King Edward’s completes Assisted Places scheme
King Edward's School celebrates reaching £10m target at event hosted by author Lee Child
King Edward’s School, Birmingham has celebrated the completion of a £10m fundraising campaign with a special event hosted by Lee Child, a former pupil, one of the world’s bestselling authors and the creator of Jack Reacher.
The event, which took place at the school on 11 June, celebrated the completion of the school’s Assisted Places 100 (AP100) Campaign, for which Lee Child is one of 12 alumni Ambassadors. The AP100 Campaign has raised over £10m in the last six years and will fund 100 Assisted Places in the school, doubling the number of Assisted Places available and making King Edward’s one of the most accessible independent schools in the country.
John Claughton, Chief Master of King Edward’s School, said: “This campaign is one of the most successful fundraising campaigns ever undertaken by an independent day school. However, it isn’t about numbers. It is about boys and their lives. Now we have achieved our goal, 100 boys from a wide range of backgrounds and communities in Birmingham and beyond will receive a life-changing education. I had such an education here forty years ago and it did that for me – and so many of my contemporaries.
“None of this would be possible without the remarkable support we have received from our alumni and other supporters. Those donors give in gratitude for the education which they received and to offer other boys the chance they had. There are over 1,500 donors and over 30 alumni are funding individual boys through the school, a remarkable commitment.
“King Edward’s School is now the most socially and ethnically diverse independent school in this country and this campaign has been the best and most important thing to happen to this school in the last fifty years. As I leave after a decade as Chief Master, I am immensely proud of what we have all done together and boys from this school will go on to do great things for their communities, this city and this country. This really is a wonderful achievement, but it is only a start and the drive for accessibility will remain central to King Edward’s School in the future.”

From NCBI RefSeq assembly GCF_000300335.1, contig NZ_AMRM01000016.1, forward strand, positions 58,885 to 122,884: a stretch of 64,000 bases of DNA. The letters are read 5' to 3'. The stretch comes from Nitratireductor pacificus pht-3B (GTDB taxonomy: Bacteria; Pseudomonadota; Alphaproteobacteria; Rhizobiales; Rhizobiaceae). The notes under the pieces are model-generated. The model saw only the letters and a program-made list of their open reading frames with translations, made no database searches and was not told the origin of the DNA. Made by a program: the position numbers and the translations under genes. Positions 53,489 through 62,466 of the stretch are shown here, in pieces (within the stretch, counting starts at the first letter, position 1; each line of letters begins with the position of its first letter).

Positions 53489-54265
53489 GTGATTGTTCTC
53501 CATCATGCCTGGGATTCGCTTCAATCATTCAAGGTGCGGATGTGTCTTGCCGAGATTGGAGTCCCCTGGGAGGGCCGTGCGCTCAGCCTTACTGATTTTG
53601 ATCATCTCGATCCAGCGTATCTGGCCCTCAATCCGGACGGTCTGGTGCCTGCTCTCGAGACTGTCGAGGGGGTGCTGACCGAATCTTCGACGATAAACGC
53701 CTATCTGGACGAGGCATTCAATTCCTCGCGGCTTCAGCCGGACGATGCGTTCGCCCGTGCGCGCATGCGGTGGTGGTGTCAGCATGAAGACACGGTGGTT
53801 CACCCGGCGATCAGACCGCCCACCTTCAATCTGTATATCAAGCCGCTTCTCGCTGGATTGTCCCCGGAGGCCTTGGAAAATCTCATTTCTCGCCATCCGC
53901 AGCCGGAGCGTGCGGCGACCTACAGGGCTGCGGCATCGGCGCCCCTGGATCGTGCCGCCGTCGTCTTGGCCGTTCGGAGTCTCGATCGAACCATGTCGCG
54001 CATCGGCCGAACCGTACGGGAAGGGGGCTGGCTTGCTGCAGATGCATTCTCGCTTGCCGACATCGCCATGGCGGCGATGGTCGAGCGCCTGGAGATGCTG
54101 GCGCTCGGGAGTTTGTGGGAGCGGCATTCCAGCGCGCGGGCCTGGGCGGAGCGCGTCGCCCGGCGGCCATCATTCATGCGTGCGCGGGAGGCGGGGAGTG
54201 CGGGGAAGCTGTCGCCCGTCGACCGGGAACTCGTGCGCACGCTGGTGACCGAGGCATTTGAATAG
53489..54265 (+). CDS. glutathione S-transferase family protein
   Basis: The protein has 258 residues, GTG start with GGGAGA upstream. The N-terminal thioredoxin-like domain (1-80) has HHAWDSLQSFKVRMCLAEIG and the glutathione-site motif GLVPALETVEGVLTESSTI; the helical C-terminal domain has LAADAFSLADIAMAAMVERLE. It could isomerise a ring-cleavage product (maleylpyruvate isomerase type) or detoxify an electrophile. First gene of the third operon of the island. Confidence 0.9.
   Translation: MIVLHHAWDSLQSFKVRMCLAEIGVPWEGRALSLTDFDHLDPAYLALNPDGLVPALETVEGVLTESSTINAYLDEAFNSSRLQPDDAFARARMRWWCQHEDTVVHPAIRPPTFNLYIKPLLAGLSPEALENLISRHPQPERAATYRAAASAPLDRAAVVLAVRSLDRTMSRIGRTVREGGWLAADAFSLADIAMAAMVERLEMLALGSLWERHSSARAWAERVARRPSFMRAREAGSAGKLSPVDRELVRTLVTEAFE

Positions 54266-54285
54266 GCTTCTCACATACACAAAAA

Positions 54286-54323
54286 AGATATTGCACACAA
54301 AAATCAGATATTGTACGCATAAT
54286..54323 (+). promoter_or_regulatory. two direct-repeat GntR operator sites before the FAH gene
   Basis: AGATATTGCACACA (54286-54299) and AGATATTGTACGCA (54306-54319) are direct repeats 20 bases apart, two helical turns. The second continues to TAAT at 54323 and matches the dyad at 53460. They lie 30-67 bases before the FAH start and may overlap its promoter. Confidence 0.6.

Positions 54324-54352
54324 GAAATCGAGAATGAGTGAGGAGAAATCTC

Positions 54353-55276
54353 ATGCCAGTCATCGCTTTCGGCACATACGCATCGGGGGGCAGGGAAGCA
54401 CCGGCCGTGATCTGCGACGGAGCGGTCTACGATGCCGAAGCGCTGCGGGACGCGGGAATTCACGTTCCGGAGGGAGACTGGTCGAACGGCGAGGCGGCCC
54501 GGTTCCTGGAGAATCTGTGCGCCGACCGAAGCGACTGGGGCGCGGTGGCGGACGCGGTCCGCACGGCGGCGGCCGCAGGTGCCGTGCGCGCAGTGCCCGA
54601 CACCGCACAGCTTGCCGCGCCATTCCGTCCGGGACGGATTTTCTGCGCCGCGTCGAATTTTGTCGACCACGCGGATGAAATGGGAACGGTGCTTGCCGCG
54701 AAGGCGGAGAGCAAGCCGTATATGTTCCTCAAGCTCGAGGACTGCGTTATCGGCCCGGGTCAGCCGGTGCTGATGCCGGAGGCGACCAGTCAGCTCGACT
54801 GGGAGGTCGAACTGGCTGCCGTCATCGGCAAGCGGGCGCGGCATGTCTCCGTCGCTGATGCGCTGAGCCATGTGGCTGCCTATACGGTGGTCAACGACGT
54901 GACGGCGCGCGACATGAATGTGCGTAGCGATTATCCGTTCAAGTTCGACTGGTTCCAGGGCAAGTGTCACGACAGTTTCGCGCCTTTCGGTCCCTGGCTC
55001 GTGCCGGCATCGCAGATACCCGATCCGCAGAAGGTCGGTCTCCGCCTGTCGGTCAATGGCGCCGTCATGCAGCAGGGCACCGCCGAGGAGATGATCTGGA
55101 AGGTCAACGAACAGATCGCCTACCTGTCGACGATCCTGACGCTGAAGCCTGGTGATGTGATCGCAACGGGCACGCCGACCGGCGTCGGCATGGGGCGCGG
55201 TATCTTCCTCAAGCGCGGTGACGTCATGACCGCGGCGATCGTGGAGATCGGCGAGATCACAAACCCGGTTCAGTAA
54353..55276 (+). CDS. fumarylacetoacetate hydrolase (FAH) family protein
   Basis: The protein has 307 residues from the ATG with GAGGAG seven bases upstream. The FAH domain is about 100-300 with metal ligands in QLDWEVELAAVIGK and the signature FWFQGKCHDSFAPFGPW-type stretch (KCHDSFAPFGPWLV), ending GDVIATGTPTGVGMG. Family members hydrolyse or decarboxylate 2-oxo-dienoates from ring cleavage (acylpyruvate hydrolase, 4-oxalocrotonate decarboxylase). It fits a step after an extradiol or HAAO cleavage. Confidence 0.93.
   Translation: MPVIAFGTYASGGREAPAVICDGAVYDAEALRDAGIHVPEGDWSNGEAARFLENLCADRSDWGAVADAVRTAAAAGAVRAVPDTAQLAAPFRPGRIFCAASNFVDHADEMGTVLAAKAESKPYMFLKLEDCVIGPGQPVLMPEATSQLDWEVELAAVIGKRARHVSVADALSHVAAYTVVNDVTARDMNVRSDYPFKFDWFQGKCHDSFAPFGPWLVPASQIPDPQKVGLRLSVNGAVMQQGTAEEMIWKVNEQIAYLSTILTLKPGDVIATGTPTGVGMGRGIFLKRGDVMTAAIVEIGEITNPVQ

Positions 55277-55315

From 1944 until 1980 the Government funded places at the school through the Direct Grant System, and around 80% of pupils paid no fees at all. Since the end of the Direct Grant System and the subsequent Government Assisted Places Scheme which ended in 1997, the King Edward VI Foundation has provided substantial funds for Assisted Places and now contributes over £1.25m per year for that purpose. The funds from the AP100 Campaign, combined with funds from the Foundation, ensure that there are over 100 boys in the school for free and a further 100 who pay substantially reduced fees.
Lee Child, bestselling author and AP100 Campaign Ambassador, attended King Edward’s School from 1965 to 1973 and was, like his two brothers, the recipient of a free place. He was also awarded a Foundation scholarship. Following a law degree and 18 years at Granada Television, in 1997 he wrote the first in a series of now 21 Jack Reacher books.
Lee said: “As always Birmingham is buzzing with talent and energy, and right now King Edward’s is better than it has ever been in its long history, so it’s a no-brainer to bring the city and the school together in every way we can.
“I was educated there for free, and was delighted to follow the lead of 1,500 generous donors in making sure as many boys as possible have the same chance in the future – for their benefit, obviously, but also for the city, the country and hopefully the world. It’s an amazing achievement to have reached such an ambitious target, and immense credit is due to John Claughton for an inspirational decade in charge, and to all the individual donors who agreed with him that all children deserve an equal opportunity.”
Other alumni Ambassadors for the AP100 Campaign include Sir Paul Ruddock, the Rt Hon. Lord Willetts, Bill Oddie, Jonathan Coe and Andy Street, Managing Director of John Lewis.